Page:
for the upcoming 3-year package. Most of the discussions centered on the problem
of urban elk in the Longview area and season strategies to try to reduce the
herd in GMU 504 Stella. A scoping document was submitted to Wildlife Program
Manager Jonker for inclusion in the public meeting process.
Commission Meeting: Wildlife Program Manager Jonker presented an overview of the Mt. St. Helens
elk herd preliminary 2007 harvest data to the Commission. In addition, she provided
an overview of the successful implementation of the cooperative Land Access
Program with Weyerhaeuser and many volunteer organizations to provide additional
weekday motorized access to the majority of Weyerhaeuser St. Helens Tree Farm
during the special elk permit seasons. Forester LaFountaine from Weyerhaeuser
and Co-founders Eaton and Schelcht of the South West Washing Land Access Coalition
also provided testimony regarding the collaborative effort. We would like to
thank everyone for their cooperation, patience, creativity, and all their amazing
hard work at accomplishing a safe and successful first year: Weyerhaeuser, South
West Land Access Coalition, Cowltiz Game and Anglers, Eyes In The Woods, WA
State Archer Association, Rocky Mountain Elk Foundation, Yacolt Burn Sportsmen
Club, Vancouver Wildlife League, WA State Bowhunters, and WDFW staff.
Windpower Development: Biologist Anderson is currently assisting the
habitat division with review and comment on new proposals for windpower in eastern
Klickitat County. In the most recent development proposals, ferruginous hawks
appear to be the raptor species of most concern to WDFW. Wind turbines are currently
proposed within a ferruginous hawk nest territory raising concerns about the
long term viability of this pair.
REGION 5 WILDLIFE AREAS
Shillapoo Wildlife Area:
Manager Hauswald and Technician Babcock have been busy with several activities
on the Wildlife Area. These include weed and blackberry spraying on the North
Unit, fence repairs on the Vancouver Lake and South Units, and installation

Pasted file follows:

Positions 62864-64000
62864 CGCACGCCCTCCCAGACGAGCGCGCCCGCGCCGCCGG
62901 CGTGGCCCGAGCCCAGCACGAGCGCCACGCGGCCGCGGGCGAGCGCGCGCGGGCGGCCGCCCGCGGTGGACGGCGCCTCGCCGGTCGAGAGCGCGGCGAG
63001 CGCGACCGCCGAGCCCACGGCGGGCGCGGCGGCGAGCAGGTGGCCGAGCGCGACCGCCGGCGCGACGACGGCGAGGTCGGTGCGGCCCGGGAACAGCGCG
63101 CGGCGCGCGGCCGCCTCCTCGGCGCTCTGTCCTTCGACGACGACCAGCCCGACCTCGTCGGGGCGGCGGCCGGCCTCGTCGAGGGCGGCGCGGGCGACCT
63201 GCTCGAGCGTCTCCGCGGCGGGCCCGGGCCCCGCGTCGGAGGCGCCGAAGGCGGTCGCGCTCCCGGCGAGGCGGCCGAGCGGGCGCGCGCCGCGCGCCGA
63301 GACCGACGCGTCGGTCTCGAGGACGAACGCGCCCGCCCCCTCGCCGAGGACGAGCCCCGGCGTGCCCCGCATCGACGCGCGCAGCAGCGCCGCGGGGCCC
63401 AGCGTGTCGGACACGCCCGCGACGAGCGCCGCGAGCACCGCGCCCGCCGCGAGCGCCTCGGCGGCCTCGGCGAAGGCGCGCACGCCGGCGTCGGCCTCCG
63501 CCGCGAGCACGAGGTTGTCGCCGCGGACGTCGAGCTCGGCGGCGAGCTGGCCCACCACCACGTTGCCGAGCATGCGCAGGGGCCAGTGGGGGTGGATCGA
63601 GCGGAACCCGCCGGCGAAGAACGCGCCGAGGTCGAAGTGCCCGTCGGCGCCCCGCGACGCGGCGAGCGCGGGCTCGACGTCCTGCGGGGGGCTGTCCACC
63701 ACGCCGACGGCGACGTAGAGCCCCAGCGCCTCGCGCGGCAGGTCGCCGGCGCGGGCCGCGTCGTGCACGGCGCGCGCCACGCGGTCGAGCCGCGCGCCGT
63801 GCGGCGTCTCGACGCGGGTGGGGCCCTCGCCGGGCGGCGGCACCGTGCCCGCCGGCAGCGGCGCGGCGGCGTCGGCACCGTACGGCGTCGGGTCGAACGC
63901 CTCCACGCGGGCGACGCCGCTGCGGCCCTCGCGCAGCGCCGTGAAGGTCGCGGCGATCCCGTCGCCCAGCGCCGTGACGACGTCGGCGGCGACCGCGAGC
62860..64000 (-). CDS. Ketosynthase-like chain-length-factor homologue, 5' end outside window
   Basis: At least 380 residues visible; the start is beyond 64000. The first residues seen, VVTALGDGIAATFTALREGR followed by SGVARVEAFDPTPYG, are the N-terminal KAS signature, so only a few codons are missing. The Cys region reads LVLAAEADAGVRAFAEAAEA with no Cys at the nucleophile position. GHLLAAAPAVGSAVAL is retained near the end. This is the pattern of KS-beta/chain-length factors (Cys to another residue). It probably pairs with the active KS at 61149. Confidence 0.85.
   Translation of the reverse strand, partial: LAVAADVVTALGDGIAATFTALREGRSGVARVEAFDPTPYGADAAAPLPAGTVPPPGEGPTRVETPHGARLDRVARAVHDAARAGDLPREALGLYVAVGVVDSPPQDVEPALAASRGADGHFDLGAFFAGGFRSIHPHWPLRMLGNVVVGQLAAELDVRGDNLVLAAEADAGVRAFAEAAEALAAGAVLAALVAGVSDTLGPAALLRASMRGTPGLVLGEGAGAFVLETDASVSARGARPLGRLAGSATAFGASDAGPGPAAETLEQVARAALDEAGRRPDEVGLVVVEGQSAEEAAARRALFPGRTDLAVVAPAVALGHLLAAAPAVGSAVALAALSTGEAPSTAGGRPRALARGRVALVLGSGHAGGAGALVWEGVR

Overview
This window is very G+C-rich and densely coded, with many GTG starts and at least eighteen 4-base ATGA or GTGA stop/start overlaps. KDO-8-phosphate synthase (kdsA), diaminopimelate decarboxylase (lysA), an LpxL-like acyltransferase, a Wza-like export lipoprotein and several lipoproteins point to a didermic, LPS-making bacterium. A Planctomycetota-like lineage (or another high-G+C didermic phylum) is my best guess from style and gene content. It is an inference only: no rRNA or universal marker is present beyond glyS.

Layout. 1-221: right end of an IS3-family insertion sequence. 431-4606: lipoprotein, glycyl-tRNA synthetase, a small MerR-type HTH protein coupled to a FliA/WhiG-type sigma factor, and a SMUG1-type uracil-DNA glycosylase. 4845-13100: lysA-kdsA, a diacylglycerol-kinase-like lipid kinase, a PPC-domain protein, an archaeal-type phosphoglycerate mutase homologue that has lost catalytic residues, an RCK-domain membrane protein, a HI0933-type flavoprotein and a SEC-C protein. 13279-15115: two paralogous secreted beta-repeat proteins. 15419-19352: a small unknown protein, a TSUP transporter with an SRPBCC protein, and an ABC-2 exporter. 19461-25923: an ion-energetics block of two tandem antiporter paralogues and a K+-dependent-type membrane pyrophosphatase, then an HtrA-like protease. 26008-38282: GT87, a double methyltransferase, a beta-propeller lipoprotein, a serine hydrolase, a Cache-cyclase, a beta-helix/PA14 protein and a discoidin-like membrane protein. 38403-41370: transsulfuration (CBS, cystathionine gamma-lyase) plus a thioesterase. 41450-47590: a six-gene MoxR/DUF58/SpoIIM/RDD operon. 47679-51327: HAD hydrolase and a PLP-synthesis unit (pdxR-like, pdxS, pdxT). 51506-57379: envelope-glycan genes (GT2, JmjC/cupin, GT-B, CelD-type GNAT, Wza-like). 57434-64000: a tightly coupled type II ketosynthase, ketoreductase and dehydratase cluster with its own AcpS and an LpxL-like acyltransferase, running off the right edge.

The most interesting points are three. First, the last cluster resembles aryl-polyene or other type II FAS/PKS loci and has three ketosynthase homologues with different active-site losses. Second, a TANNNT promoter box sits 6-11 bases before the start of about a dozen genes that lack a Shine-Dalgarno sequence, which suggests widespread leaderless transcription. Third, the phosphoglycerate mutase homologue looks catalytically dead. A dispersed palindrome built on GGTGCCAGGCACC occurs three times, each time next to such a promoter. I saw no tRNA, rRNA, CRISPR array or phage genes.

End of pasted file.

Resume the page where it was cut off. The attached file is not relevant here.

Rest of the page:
of tree protectors and mats on hundreds of trees planted earlier in the year.
Regular visits are also made to structures that control water levels in managed
wetlands to assure they are clear of debris and to check for beaver and nutria
damage to flashboards.
Wildlife Area Manager Calkins
set up a new methodology to illustrate the effectiveness of grazing in managing
winter waterfowl pastures. This technique uses a visual metering target to illustrate
vegetative density and height. For an example, see photos at right. Each square
on the board is one foot. Ideally by the end of the grazing period, almost all
of the board will be visible. The grazing objective for these pastures is to
reduce vegetative height to 6 inches or less to foster use by Canada Geese.
Klickitat Wildlife Area:
Boulder Placement: Manager VanLeuven requested assistance from WDFW Engineering
Division in implementing a boulder placement project along Grayback and Sheep
Canyon Roads. Approximately 350 boulders were placed along the road to better
define the edge of the road and encourage drivers to stay on the road with their
vehicles. The engineering staff were flexible in scheduling this project, accomplished
the job quickly and with care, and the project turned out well.
350 boulders were placed along the road of the Klickitat Wildlife Area to
better define the edge of the road and encourage drivers to stay on the
road with their vehicles.
VanLeuven checked on the cooperative effort between a neighbor and WDFW on installing
a common boundary fence. The fence was built according to our specifications
and is a very professional-looking job. The materials/labor agreement between
WDFW and the neighbor was beneficial to both parties.
Dark Goose Brood survey: District 10 personnel, along with volunteer
Jarvis, completed a survey for dark goose broods in the vicinity of Miller Sands
Island. This survey was combined with a streaked horn lark survey to save on
boat fuel. Approximately 35-40 broods of dark geese were observed. A multi agency
effort is planned to capture and mark these birds in July.
Bald Eagle Surveys: Biologist Holman participated in a helicopter survey
of Bald Eagle territories in the Lower Columbia River from Interstate 5 to the
River's mouth. The Oregon and Washington sides of the River were investigated,
along with the various islands over the course of the two-day effort. Eagles
occupy much of the suitable habitat on both sides of the River. Approximately